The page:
PM Pediatrics
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Dr. Christina Johns
Senior Medical Advisor, PM Pediatrics

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Twist and Shout! Does Your Ankle Injury Need an X-ray?

I see A LOT of ankle injuries.

It hit me yesterday, after having written over 120 blogs so far, that none of them is about ankle injuries. Can you believe that?  Out of all the musculoskeletal trauma that I see in my practice, probably ankle injuries are the most common. They occur in all ages, in both boys and girls, in athletes and in those doing nothing at all related to sports. Even in general pediatric practice, ankle injuries account for about 5% of all visits, so they’re a fairly common event. Ankle sprains are the most common diagnosis. They hurt, can be incredibly swollen and dramatic in appearance, can be tricky to manage, and sometimes take a longer than you might think to heal.

Twist and shout!

The ankle joint is reasonably complicated because it’s a joint that can move in all directions, which means there are many ways to injure it. People often describe “twisting” their ankle, but usually they mean that their foot turned either too far “in” or “out,” which is described in medical terms as “inversion” or “eversion.” There are many ligaments in the ankle and foot which can get pulled and even torn during an exaggerated movement. Once that occurs, the swelling results from all the inflammatory cells that rush to the site of the injury to help with repair. Once an ankle is swollen due to inflammation, pain occurs along with decreased range of motion and sometimes inability to bear weight or walk. Summing up, it’s a drag.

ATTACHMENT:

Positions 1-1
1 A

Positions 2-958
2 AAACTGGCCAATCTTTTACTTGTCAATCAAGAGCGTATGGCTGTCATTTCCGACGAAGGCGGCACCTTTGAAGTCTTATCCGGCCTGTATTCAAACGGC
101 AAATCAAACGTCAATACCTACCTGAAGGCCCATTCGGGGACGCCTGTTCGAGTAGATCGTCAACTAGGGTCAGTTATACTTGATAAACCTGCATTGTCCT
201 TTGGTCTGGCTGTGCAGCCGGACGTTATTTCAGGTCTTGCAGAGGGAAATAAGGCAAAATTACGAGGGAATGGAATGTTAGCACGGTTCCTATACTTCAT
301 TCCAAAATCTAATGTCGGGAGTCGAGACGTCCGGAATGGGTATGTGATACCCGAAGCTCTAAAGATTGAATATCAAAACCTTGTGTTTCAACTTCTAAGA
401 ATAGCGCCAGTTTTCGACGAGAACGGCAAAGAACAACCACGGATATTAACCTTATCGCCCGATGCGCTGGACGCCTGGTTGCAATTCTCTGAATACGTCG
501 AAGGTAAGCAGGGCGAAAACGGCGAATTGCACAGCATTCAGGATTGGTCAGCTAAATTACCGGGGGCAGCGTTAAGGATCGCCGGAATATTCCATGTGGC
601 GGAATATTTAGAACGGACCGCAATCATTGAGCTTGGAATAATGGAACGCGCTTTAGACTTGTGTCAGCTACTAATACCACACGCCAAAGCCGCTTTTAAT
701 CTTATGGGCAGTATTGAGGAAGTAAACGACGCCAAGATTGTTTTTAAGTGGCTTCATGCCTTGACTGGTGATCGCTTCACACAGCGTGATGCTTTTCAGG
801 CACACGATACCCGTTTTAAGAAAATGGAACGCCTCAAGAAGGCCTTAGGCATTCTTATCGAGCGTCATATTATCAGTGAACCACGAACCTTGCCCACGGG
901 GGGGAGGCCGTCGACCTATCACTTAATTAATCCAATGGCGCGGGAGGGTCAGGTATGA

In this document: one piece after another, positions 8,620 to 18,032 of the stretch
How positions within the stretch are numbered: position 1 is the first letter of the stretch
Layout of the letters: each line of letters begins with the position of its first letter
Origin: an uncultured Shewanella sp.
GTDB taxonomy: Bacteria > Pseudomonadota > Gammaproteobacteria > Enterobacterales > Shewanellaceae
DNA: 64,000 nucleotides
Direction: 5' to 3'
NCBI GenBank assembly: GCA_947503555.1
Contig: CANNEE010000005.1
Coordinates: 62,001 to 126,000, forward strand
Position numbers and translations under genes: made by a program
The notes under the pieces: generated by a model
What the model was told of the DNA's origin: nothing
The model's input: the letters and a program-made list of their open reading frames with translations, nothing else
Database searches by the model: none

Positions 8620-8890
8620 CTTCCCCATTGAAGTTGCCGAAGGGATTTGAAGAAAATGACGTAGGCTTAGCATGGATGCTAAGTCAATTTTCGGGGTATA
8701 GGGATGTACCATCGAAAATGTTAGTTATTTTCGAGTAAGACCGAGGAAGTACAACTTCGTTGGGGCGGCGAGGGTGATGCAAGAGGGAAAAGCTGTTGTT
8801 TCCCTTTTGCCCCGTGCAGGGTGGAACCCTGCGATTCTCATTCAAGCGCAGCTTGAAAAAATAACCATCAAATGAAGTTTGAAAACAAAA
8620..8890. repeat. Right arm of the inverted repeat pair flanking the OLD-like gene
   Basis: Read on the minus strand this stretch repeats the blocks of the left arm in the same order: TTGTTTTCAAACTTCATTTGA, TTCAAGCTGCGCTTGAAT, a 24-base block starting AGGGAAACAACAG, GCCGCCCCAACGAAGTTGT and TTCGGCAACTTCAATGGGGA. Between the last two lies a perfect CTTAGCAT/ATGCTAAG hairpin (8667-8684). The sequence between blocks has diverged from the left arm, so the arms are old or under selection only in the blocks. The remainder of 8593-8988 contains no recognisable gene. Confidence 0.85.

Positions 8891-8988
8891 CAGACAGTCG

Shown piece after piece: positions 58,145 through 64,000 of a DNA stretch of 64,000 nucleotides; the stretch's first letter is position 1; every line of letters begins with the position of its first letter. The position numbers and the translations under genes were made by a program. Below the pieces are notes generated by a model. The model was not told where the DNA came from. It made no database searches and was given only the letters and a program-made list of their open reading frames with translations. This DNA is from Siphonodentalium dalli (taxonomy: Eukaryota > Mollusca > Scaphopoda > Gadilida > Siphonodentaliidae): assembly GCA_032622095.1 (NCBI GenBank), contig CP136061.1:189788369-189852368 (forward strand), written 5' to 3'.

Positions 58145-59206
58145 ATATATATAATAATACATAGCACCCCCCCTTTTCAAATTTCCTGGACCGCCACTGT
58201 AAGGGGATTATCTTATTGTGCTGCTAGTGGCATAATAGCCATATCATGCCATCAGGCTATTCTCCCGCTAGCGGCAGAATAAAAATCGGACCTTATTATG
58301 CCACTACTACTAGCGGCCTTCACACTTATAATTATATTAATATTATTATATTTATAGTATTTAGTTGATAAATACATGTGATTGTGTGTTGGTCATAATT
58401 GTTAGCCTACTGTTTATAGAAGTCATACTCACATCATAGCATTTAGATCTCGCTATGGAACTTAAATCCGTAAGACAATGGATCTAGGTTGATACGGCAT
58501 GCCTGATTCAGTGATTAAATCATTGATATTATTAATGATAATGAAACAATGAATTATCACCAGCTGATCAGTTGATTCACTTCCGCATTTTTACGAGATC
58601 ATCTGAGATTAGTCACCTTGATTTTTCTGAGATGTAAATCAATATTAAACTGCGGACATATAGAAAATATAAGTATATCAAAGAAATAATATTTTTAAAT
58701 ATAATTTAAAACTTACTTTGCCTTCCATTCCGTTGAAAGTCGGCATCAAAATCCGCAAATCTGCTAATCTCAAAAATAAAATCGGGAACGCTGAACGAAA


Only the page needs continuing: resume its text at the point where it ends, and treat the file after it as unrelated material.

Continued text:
To x-ray or not to x-ray?